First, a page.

>>> here, but it is private, so call it whatever) that wraps the Iterator
>>> in a collection. The multi-pass-ness of that secret collection is a
>>> lie, but it is fileprivate so it should never get into the wild where
>>> someone can find that out. Then you would just define map() etc… on an
>>> extension of Iterator and have them forward to “self.consumedIn.map”,
>>> etc….  It does still have duplication of definitions, but the
>>> implementations would be in a single spot.
>> Yeah, we thought about that, too.  That doesn't really help the public
>> API, though. That's the problem we're trying to solve.  And if we don't
>> expose the thing publicly, any user wishing to write her own algorithm
>> that works on both Iterator and Collection has to write it herself.
>>> Another option, if the subterfuge of a secret collection is
>>> undesirable, would be to make “consumedIn” be public and have it
>>> create an array-like collection.  The default implementation would
>>> actually make an eager copy, but specialized cases could work with the
>>> created collection to avoid copying the iterator’s contents where
>>> possible.  Then you would remove all of the eager methods from
>>> Iterator and just use collection’s version.
>> Ultimately, there are lots of interesting ideas for addressing this
>> space, but none of them lead to an answer that we we're willing to bet
>> solves the design problems and is implementable in time for Swift
>> 3... except for the renaming.
> Yeah.  We are out of time.  Is there any hope of coming back to this
> in Swift 4, or would it be too much of a breaking change?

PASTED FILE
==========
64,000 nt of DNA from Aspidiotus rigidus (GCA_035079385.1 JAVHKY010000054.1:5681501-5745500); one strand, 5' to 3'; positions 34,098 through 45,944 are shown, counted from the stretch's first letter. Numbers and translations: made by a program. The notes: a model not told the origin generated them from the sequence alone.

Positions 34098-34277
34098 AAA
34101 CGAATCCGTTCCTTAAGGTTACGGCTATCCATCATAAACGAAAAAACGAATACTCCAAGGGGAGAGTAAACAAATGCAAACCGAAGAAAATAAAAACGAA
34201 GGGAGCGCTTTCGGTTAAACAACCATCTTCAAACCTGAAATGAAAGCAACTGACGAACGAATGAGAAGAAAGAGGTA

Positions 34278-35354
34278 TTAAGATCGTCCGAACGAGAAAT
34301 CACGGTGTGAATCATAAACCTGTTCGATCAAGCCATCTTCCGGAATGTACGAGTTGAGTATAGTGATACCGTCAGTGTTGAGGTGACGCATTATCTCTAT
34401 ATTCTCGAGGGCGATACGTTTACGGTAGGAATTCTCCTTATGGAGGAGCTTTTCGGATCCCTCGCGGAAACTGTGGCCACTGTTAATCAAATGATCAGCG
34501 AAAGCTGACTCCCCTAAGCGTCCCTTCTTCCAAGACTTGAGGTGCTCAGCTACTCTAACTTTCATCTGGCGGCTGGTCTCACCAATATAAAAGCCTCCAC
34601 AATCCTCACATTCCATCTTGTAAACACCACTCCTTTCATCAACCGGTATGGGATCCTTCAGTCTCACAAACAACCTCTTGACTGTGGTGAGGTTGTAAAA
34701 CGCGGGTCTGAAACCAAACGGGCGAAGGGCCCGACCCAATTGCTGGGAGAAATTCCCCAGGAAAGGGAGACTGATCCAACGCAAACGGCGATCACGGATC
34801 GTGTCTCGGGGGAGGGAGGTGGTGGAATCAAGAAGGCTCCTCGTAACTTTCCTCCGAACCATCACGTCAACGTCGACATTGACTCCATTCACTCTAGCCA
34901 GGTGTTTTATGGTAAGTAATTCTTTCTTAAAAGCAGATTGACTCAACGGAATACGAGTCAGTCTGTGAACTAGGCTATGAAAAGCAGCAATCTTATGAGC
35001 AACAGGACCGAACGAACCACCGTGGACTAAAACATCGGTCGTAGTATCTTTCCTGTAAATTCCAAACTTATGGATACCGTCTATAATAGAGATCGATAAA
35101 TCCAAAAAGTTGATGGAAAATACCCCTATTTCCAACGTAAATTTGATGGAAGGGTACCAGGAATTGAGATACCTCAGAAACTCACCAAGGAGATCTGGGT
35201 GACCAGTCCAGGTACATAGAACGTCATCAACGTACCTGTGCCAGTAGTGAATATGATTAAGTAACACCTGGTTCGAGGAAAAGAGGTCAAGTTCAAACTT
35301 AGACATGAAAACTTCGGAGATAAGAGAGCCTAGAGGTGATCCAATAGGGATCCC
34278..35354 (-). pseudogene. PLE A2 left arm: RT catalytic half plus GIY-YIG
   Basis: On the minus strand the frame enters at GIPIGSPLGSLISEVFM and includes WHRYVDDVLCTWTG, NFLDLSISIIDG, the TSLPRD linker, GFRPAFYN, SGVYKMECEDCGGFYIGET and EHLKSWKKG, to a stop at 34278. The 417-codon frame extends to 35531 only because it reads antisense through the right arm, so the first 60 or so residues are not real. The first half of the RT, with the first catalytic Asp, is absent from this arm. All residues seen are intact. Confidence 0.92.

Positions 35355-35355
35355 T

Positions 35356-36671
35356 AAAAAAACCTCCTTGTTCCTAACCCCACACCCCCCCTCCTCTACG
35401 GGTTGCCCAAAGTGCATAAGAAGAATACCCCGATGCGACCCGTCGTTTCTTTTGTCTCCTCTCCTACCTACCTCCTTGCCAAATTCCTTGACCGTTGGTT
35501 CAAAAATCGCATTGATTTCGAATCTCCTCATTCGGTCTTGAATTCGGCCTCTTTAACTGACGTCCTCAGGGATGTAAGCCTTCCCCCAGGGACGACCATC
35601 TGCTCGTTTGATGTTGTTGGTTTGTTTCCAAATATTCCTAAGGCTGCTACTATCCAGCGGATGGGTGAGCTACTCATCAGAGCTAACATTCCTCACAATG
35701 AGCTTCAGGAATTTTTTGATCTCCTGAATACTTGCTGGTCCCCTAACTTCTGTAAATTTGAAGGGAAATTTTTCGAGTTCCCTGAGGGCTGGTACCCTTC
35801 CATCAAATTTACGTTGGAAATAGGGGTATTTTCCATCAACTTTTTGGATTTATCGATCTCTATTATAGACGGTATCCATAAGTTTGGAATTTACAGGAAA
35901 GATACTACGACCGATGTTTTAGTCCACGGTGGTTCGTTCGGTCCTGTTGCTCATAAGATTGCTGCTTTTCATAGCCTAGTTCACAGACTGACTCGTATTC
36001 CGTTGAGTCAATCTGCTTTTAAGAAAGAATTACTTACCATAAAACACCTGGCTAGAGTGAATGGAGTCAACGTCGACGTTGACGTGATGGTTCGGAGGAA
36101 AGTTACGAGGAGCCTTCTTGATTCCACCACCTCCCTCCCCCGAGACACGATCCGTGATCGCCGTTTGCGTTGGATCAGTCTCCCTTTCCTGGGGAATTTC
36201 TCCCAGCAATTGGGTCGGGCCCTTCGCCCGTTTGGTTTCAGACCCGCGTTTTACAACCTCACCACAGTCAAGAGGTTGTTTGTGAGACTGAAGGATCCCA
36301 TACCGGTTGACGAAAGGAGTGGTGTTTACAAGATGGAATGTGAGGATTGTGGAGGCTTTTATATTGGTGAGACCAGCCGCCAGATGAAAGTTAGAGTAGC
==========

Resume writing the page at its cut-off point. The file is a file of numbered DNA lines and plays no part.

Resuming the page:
There's always hope :-)
>>> Food for thought…
>>> Thanks,
>>> Jon
>>>> Hi,
>>>> I'd like to continue the discussion of the issue raised by David Waite
>>>> inhttp://thread.gmane.org/gmane.comp.lang.swift.evolution/21295/:
>>>> <inhttp://thread.gmane.org/gmane.comp.lang.swift.evolution/21295/:>
>>>> <inhttp://thread.gmane.org/gmane.comp.lang.swift.evolution/21295/:
>>>> <inhttp://thread.gmane.org/gmane.comp.lang.swift.evolution/21295/:>>
>>>>> My main motivation for proposing this is the potential for
>>>> developer confusion. As stated during one of the previous threads on
>>>> the naming of map, flatMap, filter, etc. methods on Sequence,
>>>> Sequence has a naming requirement not typical of the rest of the
>>>> Swift standard library in that many methods on Sequence may or may
>>>> not be destructive. As such, naming methods for any extensions on
>>>> Sequence is challenging as the names need to not imply immutability.
>>>> I'd like to focus on a particular point: methods on Sequence can
>>>> consume elements, but the APIs are not markedmutating.
>>>> Dave Abrahams, Max Moiseev, and I have discussed this issue and we
>>>> agree this problem is severe and worth solving, we also think that the
>>>> likely solutions would be source-breaking, so it is important that we
>>>> discuss it now.
>>>> We have discussed a few options.
>>>> - Rejected option: remove Sequence, let IteratorProtocol model
>>>> single-pass data streams
>>>> - Rejected option: use a syntactic marker, like sequence.consumedIn.map {}
>>>> - Rejected option: mutating APIs on Sequence, non-mutating APIs on Collection
>>>> Proposed: rename Sequence to IterableOnce or TraversableOnce. We think
>>>> that Sequence does not convey the single-pass restriction clearly. The
>>>> term "sequence" has been used in math (as in "integer sequence"), and
>>>> since the math domain does not have mutation, "sequence" can be
>>>> understood to mean "multi-pass", since you can traverse a sequence of
>>>> integers an arbitrary number of times.
>>>> We think that only the last option is viable in the Swift language as
>>>> it exists now, without creating an undue burden for API vendors and
>>>> users.
>>>> For more details about rejection options, please see the full writeup:
>>>> https://gist.github.com/gribozavr/47f4717f3afc762549383e94da7f748b
>>>> <https://gist.github.com/gribozavr/47f4717f3afc762549383e94da7f748b>
>>>> <https://gist.github.com/gribozavr/47f4717f3afc762549383e94da7f748b
>>>> <https://gist.github.com/gribozavr/47f4717f3afc762549383e94da7f748b>>
>>>> Dmitri
>> -- 
>> Dave